No need to waste

By: Tim Nel

The striking thing about events is the impact that they have on the environment, and the amount of waste that they generate. Of course with events of any scale (be they short meetings or massive music festivals) there are many significant factors which impact the environment such as transport, printing of marketing materials, and electricity usage to name a few. It is of concern when after an event such as an outdoor festival, you can hardly see the ground for the plastic cups, cans, bottles and cigarette butts covering it.

Although recycling is an admirable and effective means of dealing with the problem, the ultimate solution is to reduce the amount of materials used as well as to use more eco-friendly materials. There is a wide variety of products and packaging used at events, making the scope for potential changes huge. Some of the items central to most events can possibly be sourced or produced in a way which reduces pressure on the environment. The list below highlights some of the basic areas which should be considered:


Plastic cups are supplied in vast quantities at events – at refreshment stations, at the bar or at water coolers. These could be replaced with paper cups. For indoor events such as conferences or exhibitions, glass bottles may be a better solution. In addition, it is the organiser’s responsibility to ensure that cool drinks are available in tin cans or glass bottles, not only in plastic bottles. At least then it is up to the consumer to make a choice instead of being subjected to a limited and environmentally-harmful selection of packaging.


Without even considering the sourcing and quality of the food, the packaging is vitality important when it comes to waste reduction. Again, walking past a dustbin overflowing with polystyrene food boxes is very disappointing. There is no way of cleaning the packaging which leaves them in the realm of contaminated, unrecyclable waste. Due to the fact that events are by definition temporary, these meals were probably bought and consumed within 30 minutes, making the need for such packaging unnecessary. It would be encouraging to see food providers at events serving their dishes with a system of returnable plates and cutlery. Of course, many challenges would be encountered, but this is important when looking at the future of green events. If packaging is unavoidable, perhaps biodegradable or compostable materials could be used, especially considering that most meals and beverages will be consumed shortly after purchase.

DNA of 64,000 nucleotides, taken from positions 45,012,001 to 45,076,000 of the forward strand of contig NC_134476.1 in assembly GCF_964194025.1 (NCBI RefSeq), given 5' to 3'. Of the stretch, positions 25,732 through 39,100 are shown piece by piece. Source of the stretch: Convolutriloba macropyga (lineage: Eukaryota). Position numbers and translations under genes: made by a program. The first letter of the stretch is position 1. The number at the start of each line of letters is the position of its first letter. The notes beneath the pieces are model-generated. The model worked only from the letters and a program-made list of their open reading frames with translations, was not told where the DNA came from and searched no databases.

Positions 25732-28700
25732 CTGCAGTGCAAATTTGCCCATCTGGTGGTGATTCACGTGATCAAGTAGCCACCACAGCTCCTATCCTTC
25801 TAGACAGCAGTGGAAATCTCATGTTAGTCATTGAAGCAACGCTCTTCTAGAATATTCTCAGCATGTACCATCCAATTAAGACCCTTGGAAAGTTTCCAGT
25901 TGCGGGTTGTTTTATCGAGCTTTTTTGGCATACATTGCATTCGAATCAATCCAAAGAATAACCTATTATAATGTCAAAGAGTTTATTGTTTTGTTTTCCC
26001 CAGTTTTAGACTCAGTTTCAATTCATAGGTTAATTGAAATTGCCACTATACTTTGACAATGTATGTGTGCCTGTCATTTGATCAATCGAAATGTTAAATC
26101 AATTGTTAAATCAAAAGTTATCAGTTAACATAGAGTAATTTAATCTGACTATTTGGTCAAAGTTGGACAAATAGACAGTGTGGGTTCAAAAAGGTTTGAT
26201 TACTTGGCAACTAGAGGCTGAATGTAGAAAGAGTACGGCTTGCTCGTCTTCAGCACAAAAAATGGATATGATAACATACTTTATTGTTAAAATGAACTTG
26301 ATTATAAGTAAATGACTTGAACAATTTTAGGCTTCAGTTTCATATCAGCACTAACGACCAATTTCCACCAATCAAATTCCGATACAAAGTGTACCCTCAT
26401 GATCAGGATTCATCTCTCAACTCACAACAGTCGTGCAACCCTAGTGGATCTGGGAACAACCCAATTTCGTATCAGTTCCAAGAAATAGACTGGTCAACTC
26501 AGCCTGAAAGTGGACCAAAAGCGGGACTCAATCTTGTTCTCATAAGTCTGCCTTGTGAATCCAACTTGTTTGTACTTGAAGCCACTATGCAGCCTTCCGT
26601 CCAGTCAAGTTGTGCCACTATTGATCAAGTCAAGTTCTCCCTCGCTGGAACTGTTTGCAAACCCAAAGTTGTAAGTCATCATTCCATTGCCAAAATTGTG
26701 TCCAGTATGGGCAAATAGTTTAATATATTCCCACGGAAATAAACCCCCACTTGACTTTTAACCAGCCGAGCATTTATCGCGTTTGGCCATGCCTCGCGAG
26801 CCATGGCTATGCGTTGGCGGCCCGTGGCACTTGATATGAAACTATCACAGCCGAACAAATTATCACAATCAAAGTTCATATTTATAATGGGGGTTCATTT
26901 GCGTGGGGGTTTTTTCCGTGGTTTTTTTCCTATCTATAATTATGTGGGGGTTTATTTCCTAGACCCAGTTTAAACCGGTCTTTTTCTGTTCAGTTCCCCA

The collection and management of food waste is also a very important aspect to consider. Separating food waste from ordinary waste leads to a reduction in the generation of greenhouse gases as well as less recyclable material being contaminated. It also results in a large amount of compostable material. There are also companies which manage the distribution of leftover food (instead of disposing of it) – another socially responsible practice.


Most venues encourage or force visitors to smoke in designated areas, but it is very difficult to control the disposal of cigarette butts. The organisers of Rocking the Daisies use a very clever scheme whereby cigarette butts collected may be exchanged for a drink at the bar. This is a great example of incentivising more sustainable festival and event practices. Some outdoor festivals even supply containers which visitors can carry with them to use as a personal cigarette butt disposal kit.

Exhibitor/visitor packs

When it comes to exhibitions or conferences, there may be a better way to display visitor badges without using lanyards and plastic sleeves. Most of these are discarded after the event and form another source of waste. Lanyards could quite easily be made using natural materials and perhaps plastic sleeves are not necessary. Some organisers do collect the above items at the door from visitors who are leaving – it would be ideal if these could be re-used at events to come.

Promotional materials

With regard to exhibitions, many companies go the route of giving away promotional materials. Perhaps organisers could offer exhibitors the option of purchasing and branding more environmentally-friendly products such as bags made from recyclable materials or pens made from paper. Both of these products have been used by the Event Greening Forum and we have received fantastic feedback from countless visitors.

There are many people and many different industries involved in events. It is a significant challenge trying to convince all of the relevant parties to move towards more sustainable practices. A very important element in bringing about these changes is encouragement. This doesn’t need to be an uphill battle. With a positive attitude and confidence, it is possible to guide and show event organisers and goers that shifting to greener practices is possible and beneficial. A good way to start this process is by providing simple information about the event’s greening activities, providing signage at the event directing people to the ‘green’ products and services mentioned above, and even making announcements or offering incentives to encourage more conscious behaviour at events.


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